Just as down to earth today as you were all those years ago! [laughs]
Right on, brother! I gotta stay grounded — otherwise my wife will kick my ass! [laughs]
What is the best advice you can pass along to someone looking to pursue a career in the music industry?
If I would say anything, I would say to the women and men out there not only be true to your art but be a businesswoman or businessman in the music business. I say that because you have to keep your finger on the pulse of what is going on around you. When we were younger, we didn’t really care about that. I was 21 years old and I didn’t have any responsibility really. I was like, “Oh my god! We have a record deal! We are going to go on the road for a year? Who cares! Let’s do it!” At the end of it I had a Chic-O-Stick and no money but we didn’t really care about it because we were playing towns all over the United States and our dream was finally coming true. With all that happening, you kinda lose sight of the business side of it. I think everyone out there should always keep their eye on the business side of things because it is so very important.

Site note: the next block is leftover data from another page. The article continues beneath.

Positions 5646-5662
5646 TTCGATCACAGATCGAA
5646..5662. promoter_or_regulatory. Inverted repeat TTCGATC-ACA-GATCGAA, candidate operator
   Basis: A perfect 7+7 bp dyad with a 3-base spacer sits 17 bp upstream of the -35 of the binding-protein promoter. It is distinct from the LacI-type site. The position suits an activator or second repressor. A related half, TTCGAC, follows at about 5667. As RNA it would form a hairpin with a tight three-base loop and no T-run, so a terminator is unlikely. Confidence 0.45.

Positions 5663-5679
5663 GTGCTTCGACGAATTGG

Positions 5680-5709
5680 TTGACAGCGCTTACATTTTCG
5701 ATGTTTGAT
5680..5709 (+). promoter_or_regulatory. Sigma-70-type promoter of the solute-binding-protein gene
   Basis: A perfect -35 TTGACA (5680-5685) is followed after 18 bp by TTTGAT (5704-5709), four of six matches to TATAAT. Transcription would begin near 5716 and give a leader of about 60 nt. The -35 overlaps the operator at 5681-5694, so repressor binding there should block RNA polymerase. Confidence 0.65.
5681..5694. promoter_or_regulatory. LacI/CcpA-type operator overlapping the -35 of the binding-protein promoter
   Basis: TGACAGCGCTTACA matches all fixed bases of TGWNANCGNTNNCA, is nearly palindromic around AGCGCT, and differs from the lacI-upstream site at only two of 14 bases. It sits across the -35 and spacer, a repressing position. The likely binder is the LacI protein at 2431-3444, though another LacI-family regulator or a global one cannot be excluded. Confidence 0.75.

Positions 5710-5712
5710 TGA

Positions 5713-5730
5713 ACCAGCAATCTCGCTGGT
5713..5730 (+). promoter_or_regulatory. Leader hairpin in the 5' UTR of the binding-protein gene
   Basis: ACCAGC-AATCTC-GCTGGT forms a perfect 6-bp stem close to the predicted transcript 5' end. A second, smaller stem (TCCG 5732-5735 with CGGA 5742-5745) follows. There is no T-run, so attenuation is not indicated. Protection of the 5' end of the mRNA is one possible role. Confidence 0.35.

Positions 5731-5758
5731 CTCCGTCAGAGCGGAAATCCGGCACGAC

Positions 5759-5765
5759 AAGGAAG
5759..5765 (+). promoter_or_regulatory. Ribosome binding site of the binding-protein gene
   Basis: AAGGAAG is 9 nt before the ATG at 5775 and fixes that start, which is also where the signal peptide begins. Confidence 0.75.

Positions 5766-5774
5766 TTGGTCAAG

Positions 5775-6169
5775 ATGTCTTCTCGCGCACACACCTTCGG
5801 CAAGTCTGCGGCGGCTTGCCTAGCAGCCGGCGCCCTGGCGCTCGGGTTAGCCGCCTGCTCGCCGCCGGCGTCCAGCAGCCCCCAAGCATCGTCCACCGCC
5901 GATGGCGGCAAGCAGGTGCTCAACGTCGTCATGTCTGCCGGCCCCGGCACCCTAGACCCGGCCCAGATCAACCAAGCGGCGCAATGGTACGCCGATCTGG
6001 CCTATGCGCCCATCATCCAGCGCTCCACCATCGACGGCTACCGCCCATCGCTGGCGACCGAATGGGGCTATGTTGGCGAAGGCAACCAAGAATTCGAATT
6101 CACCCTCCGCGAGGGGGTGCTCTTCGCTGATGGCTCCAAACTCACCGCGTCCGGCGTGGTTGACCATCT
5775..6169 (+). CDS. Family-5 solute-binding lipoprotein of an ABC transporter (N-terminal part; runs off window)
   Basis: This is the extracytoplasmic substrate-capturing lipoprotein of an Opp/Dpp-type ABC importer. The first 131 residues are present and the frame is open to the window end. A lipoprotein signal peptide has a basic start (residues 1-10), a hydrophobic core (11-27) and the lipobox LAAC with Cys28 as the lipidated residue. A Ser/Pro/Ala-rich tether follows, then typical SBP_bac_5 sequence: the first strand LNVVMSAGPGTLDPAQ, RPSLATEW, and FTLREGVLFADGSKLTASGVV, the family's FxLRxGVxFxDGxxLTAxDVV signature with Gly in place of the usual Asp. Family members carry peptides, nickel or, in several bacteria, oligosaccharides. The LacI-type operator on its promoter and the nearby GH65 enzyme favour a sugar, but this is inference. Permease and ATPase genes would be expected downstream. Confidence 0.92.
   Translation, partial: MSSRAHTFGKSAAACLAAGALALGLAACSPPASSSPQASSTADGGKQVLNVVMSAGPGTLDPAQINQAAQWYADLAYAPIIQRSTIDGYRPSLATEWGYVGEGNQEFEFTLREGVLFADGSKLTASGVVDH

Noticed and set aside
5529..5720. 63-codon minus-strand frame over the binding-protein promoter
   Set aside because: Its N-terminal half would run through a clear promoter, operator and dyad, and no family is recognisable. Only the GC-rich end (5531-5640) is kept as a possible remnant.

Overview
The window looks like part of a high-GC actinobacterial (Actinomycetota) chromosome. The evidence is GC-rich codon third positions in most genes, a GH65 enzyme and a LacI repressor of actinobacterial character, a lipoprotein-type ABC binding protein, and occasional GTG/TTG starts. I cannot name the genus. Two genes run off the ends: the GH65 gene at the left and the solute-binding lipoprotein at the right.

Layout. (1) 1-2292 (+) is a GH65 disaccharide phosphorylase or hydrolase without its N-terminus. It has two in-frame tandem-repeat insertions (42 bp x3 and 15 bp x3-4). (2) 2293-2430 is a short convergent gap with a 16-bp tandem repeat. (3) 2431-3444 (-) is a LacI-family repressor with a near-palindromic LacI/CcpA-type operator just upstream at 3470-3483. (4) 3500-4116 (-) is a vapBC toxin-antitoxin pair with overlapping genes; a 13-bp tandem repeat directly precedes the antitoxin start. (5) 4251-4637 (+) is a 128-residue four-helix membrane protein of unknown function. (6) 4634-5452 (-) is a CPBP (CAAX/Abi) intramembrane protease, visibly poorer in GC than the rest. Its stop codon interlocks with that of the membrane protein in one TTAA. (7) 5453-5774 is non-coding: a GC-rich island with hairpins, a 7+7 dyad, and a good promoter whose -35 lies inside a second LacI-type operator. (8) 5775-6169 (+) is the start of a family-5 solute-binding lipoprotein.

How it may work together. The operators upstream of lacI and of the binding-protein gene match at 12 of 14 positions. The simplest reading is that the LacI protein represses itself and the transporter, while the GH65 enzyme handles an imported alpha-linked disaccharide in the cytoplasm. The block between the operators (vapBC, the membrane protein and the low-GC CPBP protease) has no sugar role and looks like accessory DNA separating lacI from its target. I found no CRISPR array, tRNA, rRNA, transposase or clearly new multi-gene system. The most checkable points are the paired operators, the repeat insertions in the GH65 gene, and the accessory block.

Do you have your eye on any potential side projects you might be looking to explore in the future?
Yeah, definitely. I love working with bands. I just worked with the band, Earthside. I did a score with the Moscow Orchestra with them. That was an incredible experience and it really took me out of the box. I am interested in doing some solo stuff but it would definitely be after Sevendust slows down, closes the door for a minute and takes a break. It is something we have talked about and I am just taking my time. We will see. I definitely want to get my hands on some other things at some point to show my range.
For those who haven’t heard “Black Out The Sun” yet, what would you tell them about it sonically?
I think it is an experience, a magical experience! It is just Sevendust being real and doing what we do best.
I second that, my friend. It is a terrific album and you guys definitely captured some magic with this one. Thank you so much for your time today, Lajon! We look forward to seeing you on tour!
Right on, brother! I look forward to seeing you. I am glad you enjoy the album and thank you for your support for so many years!